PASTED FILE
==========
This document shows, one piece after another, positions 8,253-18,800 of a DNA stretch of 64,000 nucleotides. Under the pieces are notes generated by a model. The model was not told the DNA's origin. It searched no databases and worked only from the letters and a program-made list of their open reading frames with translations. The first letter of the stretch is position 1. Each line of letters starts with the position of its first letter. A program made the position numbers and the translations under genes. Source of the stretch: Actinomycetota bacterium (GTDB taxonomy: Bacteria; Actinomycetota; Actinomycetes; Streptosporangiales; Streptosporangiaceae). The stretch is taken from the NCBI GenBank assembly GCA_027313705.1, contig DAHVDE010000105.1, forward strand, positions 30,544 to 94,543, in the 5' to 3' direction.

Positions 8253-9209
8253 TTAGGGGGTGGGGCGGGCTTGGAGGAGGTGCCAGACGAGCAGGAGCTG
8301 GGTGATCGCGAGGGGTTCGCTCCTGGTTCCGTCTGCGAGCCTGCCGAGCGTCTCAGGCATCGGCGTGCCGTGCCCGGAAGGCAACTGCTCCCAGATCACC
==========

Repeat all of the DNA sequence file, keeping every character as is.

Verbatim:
This document shows, one piece after another, positions 8,253-18,800 of a DNA stretch of 64,000 nucleotides. Under the pieces are notes generated by a model. The model was not told the DNA's origin. It searched no databases and worked only from the letters and a program-made list of their open reading frames with translations. The first letter of the stretch is position 1. Each line of letters starts with the position of its first letter. A program made the position numbers and the translations under genes. Source of the stretch: Actinomycetota bacterium (GTDB taxonomy: Bacteria; Actinomycetota; Actinomycetes; Streptosporangiales; Streptosporangiaceae). The stretch is taken from the NCBI GenBank assembly GCA_027313705.1, contig DAHVDE010000105.1, forward strand, positions 30,544 to 94,543, in the 5' to 3' direction.

Positions 8253-9209
8253 TTAGGGGGTGGGGCGGGCTTGGAGGAGGTGCCAGACGAGCAGGAGCTG
8301 GGTGATCGCGAGGGGTTCGCTCCTGGTTCCGTCTGCGAGCCTGCCGAGCGTCTCAGGCATCGGCGTGCCGTGCCCGGAAGGCAACTGCTCCCAGATCACC